Winchester research roundup July 2019
The University is one of 15 institutions across the south of England to receive funding of £9 million as part of the ARC Wessex partnership, which will work together to help solve some of the big health challenges our communities are facing, including dementia and obesity. Find out more about the partnership, as well as other research news, below.
Health research in Wessex boosted by £9 million
Health researchers across the Wessex region have received funding of £9 million to work together to help solve some of the big health challenges faced in their communities, such as dementia, obesity and ageing.
The University of Winchester - along with the universities of Bournemouth, Portsmouth and Southampton - will collaborate with 11 NHS trusts, including Hampshire Hospitals NHS Foundation Trust, and local authorities in a new partnership to find practical solutions for patients and health and care systems.
New research to explore effects on children of reality TV appearances
How do young people, who took part in reality TV shows as children, feel about that experience?
A new research project, led by Dr Emma Nottingham, Co-Director of the University's Centre for Information Rights, and Marion Oswald, Senior Fellow in the Department of Law, aims to interview older children who were involved in fly-on-the-wall programmes such as Channel Four's The Secret Life of Four Year-Olds to find out whether they think they benefitted from the experience and how they feel now about their privacy.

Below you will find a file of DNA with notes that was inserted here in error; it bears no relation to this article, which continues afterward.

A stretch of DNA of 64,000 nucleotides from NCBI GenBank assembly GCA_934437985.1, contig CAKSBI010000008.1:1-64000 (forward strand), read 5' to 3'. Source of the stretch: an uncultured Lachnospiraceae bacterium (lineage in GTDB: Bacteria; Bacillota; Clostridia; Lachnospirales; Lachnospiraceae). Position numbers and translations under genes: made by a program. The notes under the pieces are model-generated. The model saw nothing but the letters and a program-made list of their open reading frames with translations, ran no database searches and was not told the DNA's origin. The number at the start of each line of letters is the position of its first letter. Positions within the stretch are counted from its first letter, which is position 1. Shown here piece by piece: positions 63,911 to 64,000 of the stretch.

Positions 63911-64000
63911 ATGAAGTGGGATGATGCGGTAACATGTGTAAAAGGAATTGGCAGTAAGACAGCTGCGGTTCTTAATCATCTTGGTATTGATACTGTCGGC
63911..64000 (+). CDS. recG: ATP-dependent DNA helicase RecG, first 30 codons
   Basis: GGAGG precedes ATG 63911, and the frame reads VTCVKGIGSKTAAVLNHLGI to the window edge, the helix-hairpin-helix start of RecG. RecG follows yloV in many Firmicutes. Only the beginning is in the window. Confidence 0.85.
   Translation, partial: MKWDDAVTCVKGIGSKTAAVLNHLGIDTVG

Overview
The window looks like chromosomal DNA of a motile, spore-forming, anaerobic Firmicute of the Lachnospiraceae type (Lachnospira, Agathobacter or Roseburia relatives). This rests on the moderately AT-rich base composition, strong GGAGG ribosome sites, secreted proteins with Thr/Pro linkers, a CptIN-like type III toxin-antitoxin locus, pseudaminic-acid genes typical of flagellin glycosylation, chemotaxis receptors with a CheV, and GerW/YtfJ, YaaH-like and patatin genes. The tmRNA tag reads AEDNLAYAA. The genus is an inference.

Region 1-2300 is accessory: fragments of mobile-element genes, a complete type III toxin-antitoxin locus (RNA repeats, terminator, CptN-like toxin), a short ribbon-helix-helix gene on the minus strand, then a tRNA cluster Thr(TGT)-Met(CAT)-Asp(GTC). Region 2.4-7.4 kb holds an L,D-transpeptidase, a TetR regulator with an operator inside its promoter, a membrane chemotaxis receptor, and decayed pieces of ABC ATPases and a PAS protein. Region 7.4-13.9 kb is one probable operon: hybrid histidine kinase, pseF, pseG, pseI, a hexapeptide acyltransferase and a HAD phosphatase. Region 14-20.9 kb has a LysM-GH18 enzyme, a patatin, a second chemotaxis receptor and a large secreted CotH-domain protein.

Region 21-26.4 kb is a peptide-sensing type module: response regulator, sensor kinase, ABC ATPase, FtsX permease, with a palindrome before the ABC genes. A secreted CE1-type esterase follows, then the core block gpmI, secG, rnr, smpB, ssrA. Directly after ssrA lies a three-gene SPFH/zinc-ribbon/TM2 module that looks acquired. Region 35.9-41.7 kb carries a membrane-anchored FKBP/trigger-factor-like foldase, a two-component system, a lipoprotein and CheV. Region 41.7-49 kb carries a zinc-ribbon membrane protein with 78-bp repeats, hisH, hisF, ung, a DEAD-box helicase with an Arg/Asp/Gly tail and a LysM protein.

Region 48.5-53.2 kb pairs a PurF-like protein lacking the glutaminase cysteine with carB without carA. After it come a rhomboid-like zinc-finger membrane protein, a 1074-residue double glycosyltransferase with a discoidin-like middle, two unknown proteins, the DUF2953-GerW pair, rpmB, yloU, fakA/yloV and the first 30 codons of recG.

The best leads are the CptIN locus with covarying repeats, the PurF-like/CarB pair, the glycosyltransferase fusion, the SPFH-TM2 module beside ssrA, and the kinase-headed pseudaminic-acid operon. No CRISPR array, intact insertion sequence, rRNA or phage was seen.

The study builds on previous research by Marion Oswald, Emma Nottingham and Helen James [Ryan] in 2016. 'The not-so-secret life of five- year-olds: legal and ethical issues relating to disclosure of information and the depiction of children on broadcast and social media' was published in the Journal of Media Law 8 (2). Find out more about the Children in the Media project.
Emma Nottingham has recently contributed a post to the University blog arguing that children who appear on social media as a 'Kidfluencer' or as part of a YouTube family, should receive greater protection than they currently do. Read the blog post.
Conference looks at rights of children in the digital age
In more news from the Centre for Information Rights, researchers hosted a workshop exploring the impact of social media on critically ill young children and their parents, as well as professionals who work alongside them.
The cases of Charlie Gard, Isaiah Haastrup and Alfie Evans have appeared in media headlines in recent years, with the cases of Charlie and Alfie, in particular, accompanied by a strong social media presence. The impact of social media in the context of critically ill children is a relatively new issue and has received little attention from academic researchers, law and policy-makers and healthcare organisations.
Featuring a range of high-profile speakers, the 6th Winchester Conference on Trust, Risk, Information and the Law (TRILCON) focused on Caring for Critically Ill Children in the Glare of Digital Media: Rights, Best Interests and Public Good in the Age of "Generation Tagged", providing a forum for interdisciplinary discussions and a consideration of what measures might be needed to provide better support. A report of the conference findings will be published in August 2019. For further information email Dr Emma Nottingham.
Visiting Professor of Nursing joins new Faculty of Health and Wellbeing
With the University's new Faculty of Health and Wellbeing launching on 1 August, the University has welcomed Professor David Voegeli as Visiting Professor of Nursing.
With an international reputation in the field of skin health and tissue viability, David was previously Associate Professor of Nursing within the Skin Health Research Group at the University of Southampton. He is a Registered Nurse and specialised in critical care nursing before moving into nurse education and research.